442nd Regimental Combat Team

With the successful precedents of Japanese Americans working as the Varsity Victory Volunteers in Hawai'i and serving in the Military Intelligence Service (MIS)

and 100th Infantry Battalion, the U.S. government considered, especially in light of manpower shortages, the formation of another Japanese American unit. The army's chief of staff approved the plan on January 1, 1943, and four weeks later the War Department called for 1,500 volunteers from Hawai'i and 3,000 from the continent. Instead, nearly 10,000 answered the call in Hawai'i, and of that number, 2,686 men were selected. By contrast on the continent, only 1,138 qualified men volunteered from the concentration camps after about a month of recruiting. Their numbers increased in January 1944 when the government applied the draft to nisei.

The 442nd Regimental Combat Team was activated in February 1943. Most of its officers were white, while the foot soldiers, Japanese American. Beginning in May 1943, they trained at Fort Shelby, Mississippi, where the barracks leaked, sand and dust got into food and bedding, and the rains and mud made the roads impassable. Japanese Americans designed their regiment's patch, showing a silver arm and hand holding a torch against a field of blue. The design symbolized the freedom and liberty denied them but for which they fought. Over 18,000 Japanese American soldiers wore that patch.

Members of the 442nd Regimental Combat Team, mostly Japanese Americans, rescued the Lost Battalion in the Vosges mountains. The 442nd was among the most decimated, most decorated units of World War II. (Center for Military History)

Members of the 442nd Regimental Combat Team, mostly Japanese Americans, rescued the “Lost Battalion” in the Vosges mountains. The 442nd was among the most decimated, most decorated units of World War II. (Center for Military History)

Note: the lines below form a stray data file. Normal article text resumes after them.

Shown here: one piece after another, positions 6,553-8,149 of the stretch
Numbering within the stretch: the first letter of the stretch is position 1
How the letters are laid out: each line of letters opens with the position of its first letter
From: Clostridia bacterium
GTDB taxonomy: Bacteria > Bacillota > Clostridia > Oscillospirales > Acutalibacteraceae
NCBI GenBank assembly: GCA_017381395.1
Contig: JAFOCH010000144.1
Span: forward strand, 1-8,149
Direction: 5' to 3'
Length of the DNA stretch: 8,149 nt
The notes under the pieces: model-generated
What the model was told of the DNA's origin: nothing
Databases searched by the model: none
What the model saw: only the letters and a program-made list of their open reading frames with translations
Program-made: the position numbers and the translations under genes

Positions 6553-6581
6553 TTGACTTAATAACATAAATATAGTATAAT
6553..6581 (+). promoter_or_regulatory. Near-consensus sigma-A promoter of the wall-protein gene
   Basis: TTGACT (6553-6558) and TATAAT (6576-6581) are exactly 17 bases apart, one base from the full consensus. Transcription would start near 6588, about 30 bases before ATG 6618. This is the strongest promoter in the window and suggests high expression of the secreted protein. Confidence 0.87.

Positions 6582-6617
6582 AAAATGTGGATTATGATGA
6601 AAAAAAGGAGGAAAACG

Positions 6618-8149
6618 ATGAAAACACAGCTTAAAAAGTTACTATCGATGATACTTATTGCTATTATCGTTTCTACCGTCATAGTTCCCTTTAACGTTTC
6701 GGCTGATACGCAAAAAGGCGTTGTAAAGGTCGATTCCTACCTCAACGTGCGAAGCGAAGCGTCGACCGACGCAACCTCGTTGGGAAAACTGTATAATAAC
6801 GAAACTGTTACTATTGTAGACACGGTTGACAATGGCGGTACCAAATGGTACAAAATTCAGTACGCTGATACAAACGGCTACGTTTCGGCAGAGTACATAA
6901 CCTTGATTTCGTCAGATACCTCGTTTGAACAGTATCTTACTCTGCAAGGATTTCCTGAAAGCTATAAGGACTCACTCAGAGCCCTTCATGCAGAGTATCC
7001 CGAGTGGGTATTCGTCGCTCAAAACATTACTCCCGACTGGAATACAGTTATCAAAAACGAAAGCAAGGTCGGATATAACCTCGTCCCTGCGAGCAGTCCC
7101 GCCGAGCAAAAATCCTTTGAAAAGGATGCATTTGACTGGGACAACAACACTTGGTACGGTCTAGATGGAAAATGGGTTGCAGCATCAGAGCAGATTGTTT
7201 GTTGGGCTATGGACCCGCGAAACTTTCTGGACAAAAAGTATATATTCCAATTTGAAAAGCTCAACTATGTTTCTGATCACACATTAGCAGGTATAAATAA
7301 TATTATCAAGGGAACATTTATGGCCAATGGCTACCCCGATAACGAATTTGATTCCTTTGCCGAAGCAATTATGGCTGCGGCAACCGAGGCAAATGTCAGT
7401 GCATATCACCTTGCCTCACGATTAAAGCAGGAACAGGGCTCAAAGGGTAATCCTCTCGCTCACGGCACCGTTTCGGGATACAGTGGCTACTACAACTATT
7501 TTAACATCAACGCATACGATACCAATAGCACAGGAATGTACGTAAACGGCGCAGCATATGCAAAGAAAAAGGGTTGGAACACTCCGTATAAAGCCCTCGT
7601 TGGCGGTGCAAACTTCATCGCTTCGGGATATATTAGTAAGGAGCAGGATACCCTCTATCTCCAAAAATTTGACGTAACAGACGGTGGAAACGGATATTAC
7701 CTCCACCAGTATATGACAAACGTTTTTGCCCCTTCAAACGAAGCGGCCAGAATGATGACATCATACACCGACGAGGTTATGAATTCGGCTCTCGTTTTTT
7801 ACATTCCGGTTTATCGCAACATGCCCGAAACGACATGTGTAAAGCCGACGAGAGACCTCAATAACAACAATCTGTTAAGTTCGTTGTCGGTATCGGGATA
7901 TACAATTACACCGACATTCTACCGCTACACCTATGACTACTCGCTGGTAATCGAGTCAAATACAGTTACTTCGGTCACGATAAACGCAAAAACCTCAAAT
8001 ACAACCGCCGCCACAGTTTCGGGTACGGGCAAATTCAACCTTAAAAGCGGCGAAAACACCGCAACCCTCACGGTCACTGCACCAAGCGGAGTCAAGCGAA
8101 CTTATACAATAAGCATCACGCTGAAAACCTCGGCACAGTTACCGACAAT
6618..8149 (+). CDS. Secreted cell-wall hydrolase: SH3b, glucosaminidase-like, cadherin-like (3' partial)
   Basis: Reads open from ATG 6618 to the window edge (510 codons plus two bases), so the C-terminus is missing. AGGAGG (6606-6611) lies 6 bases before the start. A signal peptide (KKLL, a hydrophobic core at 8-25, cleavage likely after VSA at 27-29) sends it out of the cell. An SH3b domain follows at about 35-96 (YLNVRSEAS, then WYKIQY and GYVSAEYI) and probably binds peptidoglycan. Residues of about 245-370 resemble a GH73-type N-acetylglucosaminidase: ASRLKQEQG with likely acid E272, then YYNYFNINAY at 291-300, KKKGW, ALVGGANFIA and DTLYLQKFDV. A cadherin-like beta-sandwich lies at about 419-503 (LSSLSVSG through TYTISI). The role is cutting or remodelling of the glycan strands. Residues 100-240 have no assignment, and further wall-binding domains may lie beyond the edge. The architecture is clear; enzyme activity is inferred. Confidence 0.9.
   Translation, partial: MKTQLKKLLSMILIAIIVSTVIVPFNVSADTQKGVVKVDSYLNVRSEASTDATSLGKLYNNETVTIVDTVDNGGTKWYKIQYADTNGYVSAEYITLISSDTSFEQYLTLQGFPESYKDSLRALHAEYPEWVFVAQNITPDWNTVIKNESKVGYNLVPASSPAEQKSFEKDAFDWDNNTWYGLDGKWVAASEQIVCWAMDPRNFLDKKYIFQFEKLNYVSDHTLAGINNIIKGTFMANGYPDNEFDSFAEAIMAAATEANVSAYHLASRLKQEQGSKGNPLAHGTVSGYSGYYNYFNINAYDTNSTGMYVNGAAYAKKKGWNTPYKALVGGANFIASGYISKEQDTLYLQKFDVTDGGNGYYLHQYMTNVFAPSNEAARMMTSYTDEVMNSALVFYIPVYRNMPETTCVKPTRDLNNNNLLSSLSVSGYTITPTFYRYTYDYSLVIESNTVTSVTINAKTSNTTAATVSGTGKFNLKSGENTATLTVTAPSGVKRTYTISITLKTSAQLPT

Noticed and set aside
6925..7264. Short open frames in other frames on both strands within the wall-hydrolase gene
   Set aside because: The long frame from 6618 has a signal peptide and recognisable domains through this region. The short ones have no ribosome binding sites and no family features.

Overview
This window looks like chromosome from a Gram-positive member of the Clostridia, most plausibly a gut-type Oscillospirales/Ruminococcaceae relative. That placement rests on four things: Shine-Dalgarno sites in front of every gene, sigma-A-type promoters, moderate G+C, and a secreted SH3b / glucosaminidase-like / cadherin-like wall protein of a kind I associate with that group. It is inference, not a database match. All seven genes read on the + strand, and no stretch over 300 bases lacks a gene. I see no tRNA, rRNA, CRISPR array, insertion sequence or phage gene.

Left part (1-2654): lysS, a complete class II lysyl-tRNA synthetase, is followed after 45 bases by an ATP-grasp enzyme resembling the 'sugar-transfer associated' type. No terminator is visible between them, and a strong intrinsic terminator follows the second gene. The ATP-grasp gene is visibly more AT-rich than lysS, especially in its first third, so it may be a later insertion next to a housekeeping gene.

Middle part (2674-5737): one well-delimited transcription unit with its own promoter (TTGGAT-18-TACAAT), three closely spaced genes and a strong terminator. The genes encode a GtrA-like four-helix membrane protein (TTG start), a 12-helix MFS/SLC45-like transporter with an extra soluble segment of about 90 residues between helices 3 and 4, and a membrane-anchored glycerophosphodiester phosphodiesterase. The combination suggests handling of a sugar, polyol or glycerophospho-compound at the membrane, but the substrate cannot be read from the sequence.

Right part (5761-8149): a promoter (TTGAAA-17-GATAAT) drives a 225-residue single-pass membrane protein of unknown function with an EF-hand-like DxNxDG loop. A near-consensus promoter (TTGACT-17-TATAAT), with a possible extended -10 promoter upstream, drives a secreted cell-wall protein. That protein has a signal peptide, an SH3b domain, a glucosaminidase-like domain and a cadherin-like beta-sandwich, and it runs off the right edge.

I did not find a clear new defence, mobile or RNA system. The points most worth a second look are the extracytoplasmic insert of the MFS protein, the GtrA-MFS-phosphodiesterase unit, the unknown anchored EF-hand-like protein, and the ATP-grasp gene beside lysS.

In June 1943, the 100th Infantry Battalion returned to Fort Shelby after training in Louisiana. There the men of the two units met, and rivalry between them led to friction and name calling such as “buddhaheads” for Japanese Americans from Hawai'i and “kotonks” for those from the continent. Those from the continent thought those from the islands behaved very Japanese or like “buddhas,” and the latter retaliated with “kotonk” or the sound made by a tiny brain that rattled when shaken. In August, the 100th Battalion shipped out of Camp Shelby for duty overseas.

While the 100th fought bloody battles in Italy, the 442nd trained and sent over 500 replacements for the devastating losses suffered by the 100th. By March 1944, they were ready. Transport ships made the 28-day journey to Italy, arriving in May 1944, and in June the 442nd joined forces with the 100th, which, during the first few months of fighting, had suffered immense casualties. Together, the 442nd moved up the Italian peninsula engaging the enemy in town after town.

A nisei soldier described his battle strategy. “You work as a team … those guys from the islands taught me something I never saw on the Mainland … you really have a buddy system. When you get into trouble you don't leave your buddy, ever, and he won't leave you, and this is a tremendous thing. You make it or you don't make it, together.” In that way, he said, “You're never alone, and you know that. It keeps you going” (Tanaka, 62).